were getting closer and closer to what I normally average and that was good enough for me. But let’s stop talking about this puzzle
now and move onto the next one. So the Kung Fu 3×3 is next up. Similarly to the previous cube, this one wasn’t
set up fully first up. What I did do was dump some heavy lube onto
the pieces which actually did the cube some real good. The very budget feel that this cube came with
subsided and it still feels the cheapest of the 3 cubes here today but it isn’t terrible. The feeling itself is quite papery and very
blocky which isn’t the most pleasant in my opinion. However, set up did improved the corner cutting
which is now better and performance is great. The cube flows pretty well, slight catches
for the most part are gone, the turning is effortless and quick while remaining very
controllable and my times are as they would be if I was using my main. Last but not least, the MF3RS. The performance on this is also great! There are some slight catching issues that
are annoying but aren’t overly drastic and are diminished with breaking in and set up. Stability is decent but what I love about
this puzzle is that it doesn’t feel cheap but instead has some satisfying turning with
a predominantly crunchy feel. As I said before, corner cutting is great
and overall this cube is a definitely a keeper. So with all that said, my recommendations
are as follows. The Kung Fu is my top pick if you’re budget
is really tight and you think you won’t mind the blockier feel. The performance out of the box is really not
bad and performance after breaking is truly really really nice. I would honestly be quite happy to use this
cube if I needed to at a comp and it’s a very nice puzzle on a budget. Plus you get this pretty nice orange stand. Now if you have a couple more dollars on hand
then the MF3RS is the one I’d go for. While there are some slight catching issues
out of the box and they aren’t completely removed the way I set it up, my times are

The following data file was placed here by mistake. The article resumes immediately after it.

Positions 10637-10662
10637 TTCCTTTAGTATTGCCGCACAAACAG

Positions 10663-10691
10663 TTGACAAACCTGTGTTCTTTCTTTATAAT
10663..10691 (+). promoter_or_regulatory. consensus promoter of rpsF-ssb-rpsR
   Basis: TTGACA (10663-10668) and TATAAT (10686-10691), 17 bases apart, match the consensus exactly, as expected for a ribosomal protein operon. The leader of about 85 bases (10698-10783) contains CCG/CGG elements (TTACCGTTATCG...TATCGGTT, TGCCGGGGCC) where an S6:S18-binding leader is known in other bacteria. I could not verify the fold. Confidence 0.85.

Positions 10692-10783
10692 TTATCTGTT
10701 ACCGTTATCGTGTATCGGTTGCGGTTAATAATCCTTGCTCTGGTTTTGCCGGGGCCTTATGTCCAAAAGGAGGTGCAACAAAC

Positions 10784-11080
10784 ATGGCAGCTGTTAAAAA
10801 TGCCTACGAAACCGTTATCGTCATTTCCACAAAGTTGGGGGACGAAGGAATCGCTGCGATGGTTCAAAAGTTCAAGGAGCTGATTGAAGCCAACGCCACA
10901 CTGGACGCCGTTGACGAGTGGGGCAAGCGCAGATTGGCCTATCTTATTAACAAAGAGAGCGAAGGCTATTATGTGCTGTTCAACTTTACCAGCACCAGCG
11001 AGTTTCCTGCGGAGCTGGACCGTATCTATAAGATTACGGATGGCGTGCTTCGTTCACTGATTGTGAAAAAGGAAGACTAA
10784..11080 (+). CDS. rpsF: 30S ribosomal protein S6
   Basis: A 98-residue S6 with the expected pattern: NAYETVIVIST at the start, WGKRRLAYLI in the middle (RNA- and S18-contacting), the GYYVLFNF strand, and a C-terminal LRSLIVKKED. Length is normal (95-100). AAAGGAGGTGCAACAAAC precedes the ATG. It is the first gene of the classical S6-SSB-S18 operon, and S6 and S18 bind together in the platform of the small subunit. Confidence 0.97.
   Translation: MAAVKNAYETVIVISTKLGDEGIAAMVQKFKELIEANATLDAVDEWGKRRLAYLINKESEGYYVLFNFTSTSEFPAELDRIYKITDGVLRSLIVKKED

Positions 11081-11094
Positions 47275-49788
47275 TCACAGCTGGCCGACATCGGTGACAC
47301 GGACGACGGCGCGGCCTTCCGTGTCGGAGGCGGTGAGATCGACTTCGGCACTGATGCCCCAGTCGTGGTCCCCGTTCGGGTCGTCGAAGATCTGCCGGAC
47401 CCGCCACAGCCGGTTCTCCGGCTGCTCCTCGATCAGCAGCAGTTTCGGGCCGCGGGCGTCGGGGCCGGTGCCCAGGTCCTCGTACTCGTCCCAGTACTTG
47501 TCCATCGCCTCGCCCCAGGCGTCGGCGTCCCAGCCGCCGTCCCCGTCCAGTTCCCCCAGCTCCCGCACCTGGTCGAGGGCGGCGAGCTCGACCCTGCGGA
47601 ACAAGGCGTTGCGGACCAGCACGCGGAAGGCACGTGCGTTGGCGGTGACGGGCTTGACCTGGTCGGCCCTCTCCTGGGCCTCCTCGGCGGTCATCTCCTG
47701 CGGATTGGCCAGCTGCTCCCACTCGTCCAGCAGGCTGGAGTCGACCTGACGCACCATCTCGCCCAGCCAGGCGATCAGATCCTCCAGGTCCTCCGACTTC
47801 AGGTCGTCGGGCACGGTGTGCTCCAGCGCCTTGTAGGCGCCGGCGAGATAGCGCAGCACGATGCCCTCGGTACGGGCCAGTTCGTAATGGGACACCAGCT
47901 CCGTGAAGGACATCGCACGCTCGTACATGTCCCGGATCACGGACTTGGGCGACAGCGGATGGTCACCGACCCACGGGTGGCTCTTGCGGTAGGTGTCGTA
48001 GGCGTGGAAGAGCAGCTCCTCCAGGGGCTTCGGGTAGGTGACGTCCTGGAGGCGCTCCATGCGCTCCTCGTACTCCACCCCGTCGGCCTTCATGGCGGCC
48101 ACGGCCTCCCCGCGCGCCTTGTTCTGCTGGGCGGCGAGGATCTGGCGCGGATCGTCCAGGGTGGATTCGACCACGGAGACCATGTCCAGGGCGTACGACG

consistently as what I would get with my main and the feeling is more premium compared to
the Kung Fu. Performance wise though I wouldn’t say it’s
better or worse, it’s just the feeling that I think most people would enjoy more with
this puzzle. The one I would have trouble recommending
is the Warrior W. Now the performance isn’t bad on this cube and as I’ve said before
it does feel more premium than the LongYuan. However, I am really not a fan of the super
obscure colour scheme they’ve slapped on this thing. Now yes you can get used to it but if you’re
used to a normal colour scheme or in the future might want to get used to a normal colour
scheme this cube is just weird. I just don’t think there’s really a place
on the markey for a budget cube that need so much breaking in a set up to get decent
and personally I’d steer away from this one. I would not feel super confident if this was
the only cube I had to compete with. But yeah, that’s about it for this comparison. Hopefully this could help you out if you’re
on the market for a budget 3×3, links to all 3 cubes will be in the description. Other than that though thank you to speedcube.com.au
for sending these puzzles out for me to test, thank you guys for watching and I will catch
you all in the next one.